Farewell Toaster Oven

Toaster Oven Dec., 1959-Sept., 2018 You were a wedding gift 59 years ago. You’ve made our toast every morning and reheated our snacks. We remember who gave you to us. We intended to write GE to tell them about you, but didn’t. You outlived GE’s small appliance division anyway. You made our toast yesterday and then quietly turned off, not to be revived. Rest in … Continue reading Farewell Toaster Oven

Florist sign read "Funeral Fresh Flowers" for sale and I wondered at the meaning.

Funeral Fresh Flowers

“Funeral Fresh Flowers” read the sign on the plate glass window of a florist shop, and I did a doubletake. Funeral fresh? What on earth does “funeral fresh” mean? I saw that sign in 1994 when we moved to Florence, Alabama, and have wondered about it ever since. I can stretch and twist the words, but I never get a sense of what meaning was … Continue reading Funeral Fresh Flowers

Protestors with signs

March for Our Lives—Atlanta

MARCH FOR OUR LIVES—ATLANTA March 24, 2018 “I hid in a closet Feb. 14. and I’m not hiding anymore. I’m not hiding from my government, not hiding from the NRA, not hiding from guns. And most of all I am not hiding from change.” Carly Novell, Parkland High survivor 30,000 in Atlanta, millions across the world, marched today in protest of gun violence. I was … Continue reading March for Our Lives—Atlanta

setting related to headline

January 6–The Insurrection and Helen Keller

I watched, as did you, in disbelief as a mob of thugs scaled walls, overpowered police, smashed glass, smashed heads, and stormed into our nation’s capitol, tromping across Statuary Hall. It was much later, after order was being restored, that I thought about the statues and wondered if they had been harmed. I remembered the day one statue was unveiled. I was present at the … Continue reading January 6–The Insurrection and Helen Keller

Love of a foster dog

Goodbye, Winston…..revisiting a memory

Goodbye, Winston. When I agreed to foster Winston early in December, 2013, I thought he’d be around only a few weeks. He stayed four months. Just out of a bad situation of neglect, he was so happy to have a home, people to love—and a name—that he followed my every step. I’m sedentary, though, and my steps are slow. He needed playmates. Now he has … Continue reading Goodbye, Winston…..revisiting a memory

Looking For—My Senior Malady

  Everything in its place—and it still gets lost. Somebody, most often me, is always misplacing something. It’s like a senior moment but with things, and it’s getting worse. If it’s not my glasses, it’s the car keys, or my credit card, or the door key. Or any combination, or something else. What’s lost usually turns up, but I may be using up my luck. … Continue reading Looking For—My Senior Malady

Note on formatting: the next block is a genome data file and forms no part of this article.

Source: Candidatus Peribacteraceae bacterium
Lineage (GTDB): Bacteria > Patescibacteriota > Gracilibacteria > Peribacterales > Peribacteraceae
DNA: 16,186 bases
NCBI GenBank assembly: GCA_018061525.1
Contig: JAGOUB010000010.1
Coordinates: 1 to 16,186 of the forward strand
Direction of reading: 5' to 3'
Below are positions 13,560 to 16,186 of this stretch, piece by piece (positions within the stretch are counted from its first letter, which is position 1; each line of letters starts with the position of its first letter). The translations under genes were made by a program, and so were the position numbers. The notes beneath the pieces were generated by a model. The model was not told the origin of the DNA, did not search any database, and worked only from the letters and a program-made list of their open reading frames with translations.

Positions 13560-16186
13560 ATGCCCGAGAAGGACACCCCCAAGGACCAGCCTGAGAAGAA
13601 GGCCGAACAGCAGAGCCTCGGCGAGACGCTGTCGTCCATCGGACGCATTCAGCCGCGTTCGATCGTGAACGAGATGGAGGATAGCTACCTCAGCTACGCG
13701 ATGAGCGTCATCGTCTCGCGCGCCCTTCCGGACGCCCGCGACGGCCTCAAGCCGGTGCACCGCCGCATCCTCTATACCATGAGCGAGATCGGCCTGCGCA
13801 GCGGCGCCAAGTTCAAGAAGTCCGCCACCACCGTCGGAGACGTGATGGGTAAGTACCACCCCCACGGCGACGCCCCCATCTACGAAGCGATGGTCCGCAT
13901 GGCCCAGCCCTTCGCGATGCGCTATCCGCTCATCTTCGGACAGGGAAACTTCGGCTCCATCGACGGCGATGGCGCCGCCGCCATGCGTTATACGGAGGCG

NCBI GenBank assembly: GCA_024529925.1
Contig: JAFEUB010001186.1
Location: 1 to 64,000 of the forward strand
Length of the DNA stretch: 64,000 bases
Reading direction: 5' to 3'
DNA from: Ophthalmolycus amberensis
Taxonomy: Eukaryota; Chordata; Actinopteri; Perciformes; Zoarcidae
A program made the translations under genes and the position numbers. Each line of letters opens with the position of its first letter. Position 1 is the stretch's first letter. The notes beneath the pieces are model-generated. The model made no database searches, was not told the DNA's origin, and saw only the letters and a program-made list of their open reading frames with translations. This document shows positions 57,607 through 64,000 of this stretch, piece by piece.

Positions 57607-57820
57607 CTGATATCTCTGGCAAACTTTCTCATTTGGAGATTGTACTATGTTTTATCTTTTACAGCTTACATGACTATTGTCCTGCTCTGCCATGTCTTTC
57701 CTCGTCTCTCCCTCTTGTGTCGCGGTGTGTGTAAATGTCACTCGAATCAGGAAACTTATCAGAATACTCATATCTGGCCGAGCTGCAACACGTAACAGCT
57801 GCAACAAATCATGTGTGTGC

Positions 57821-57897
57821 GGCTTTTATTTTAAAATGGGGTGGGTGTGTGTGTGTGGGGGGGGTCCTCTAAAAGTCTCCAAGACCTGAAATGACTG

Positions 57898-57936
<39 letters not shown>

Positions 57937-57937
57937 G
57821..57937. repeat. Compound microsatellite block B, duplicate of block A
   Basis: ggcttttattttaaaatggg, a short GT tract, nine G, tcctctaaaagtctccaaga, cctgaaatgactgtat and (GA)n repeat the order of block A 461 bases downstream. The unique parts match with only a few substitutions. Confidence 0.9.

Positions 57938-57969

sale sign

BLOCKED AGAIN!

For the second time, I’ve been blocked—booted out, no explanation, all my posts dumped into oblivion, and no recourse or appeal. Not from all of Facebook this time but from a benign nostalgic group called Forgotten Alabama that posted photos of abandoned houses and stores, old signs, things that had seen better days. I didn’t see any rules so after observing for a few weeks, … Continue reading BLOCKED AGAIN!

Ad for elephant on display in Alabama frontier in 1810 before roads and cities. by Jennie Helderman

An Elephant, Stag and Rambling about Research

  By Jennie Helderman In 1810 a man in Huntsville, Alabama, sold tickets to see an elephant. I have a copy of the flyer advertising the event. Now I happen to know that in 1810 Huntsville was the western frontier. Very few people lived there, and travel was hard. So how did an elephant get to Huntsville? And how could the man keep the elephant … Continue reading An Elephant, Stag and Rambling about Research

Mother

I Knew Her As Mother

The picture is of Kathleen Russell of Walnut Grove, Alabama, from the 1931 Glomerata of Auburn University. You might have known her as Kathleen Miller, married to Ed Miller of Gadsden, Alabama. I knew her as Mother. She died on the Wednesday before Thanksgiving, died in her sleep at age ninety-two, which is why I’m thinking about her in the holiday season. I hesitate to … Continue reading I Knew Her As Mother

Friends by the Numbers, or Number One Friends

Does anyone remember autograph books? The little albums young girls used to collect signatures of their friends, probably during junior high school? Or, did your school tradition include signing yearbooks? Maybe we didn’t admit it at the time, but the more signatures, the more friends you had, the the more popular you were, so there was a little game or contest underneath the surface. I … Continue reading Friends by the Numbers, or Number One Friends